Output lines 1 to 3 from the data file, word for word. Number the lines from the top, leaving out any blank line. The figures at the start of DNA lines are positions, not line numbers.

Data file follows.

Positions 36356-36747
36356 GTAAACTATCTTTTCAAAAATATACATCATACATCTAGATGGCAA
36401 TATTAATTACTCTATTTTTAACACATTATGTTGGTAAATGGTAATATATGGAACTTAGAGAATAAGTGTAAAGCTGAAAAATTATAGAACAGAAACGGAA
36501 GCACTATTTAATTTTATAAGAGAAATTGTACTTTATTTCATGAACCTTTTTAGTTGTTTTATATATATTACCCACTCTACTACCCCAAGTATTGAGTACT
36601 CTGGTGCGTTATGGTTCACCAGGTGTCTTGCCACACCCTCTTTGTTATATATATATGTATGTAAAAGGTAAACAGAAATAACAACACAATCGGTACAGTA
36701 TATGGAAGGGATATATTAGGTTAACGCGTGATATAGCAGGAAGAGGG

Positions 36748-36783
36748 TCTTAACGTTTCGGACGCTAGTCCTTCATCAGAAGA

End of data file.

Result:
Positions 36356-36747
36356 GTAAACTATCTTTTCAAAAATATACATCATACATCTAGATGGCAA
36401 TATTAATTACTCTATTTTTAACACATTATGTTGGTAAATGGTAATATATGGAACTTAGAGAATAAGTGTAAAGCTGAAAAATTATAGAACAGAAACGGAA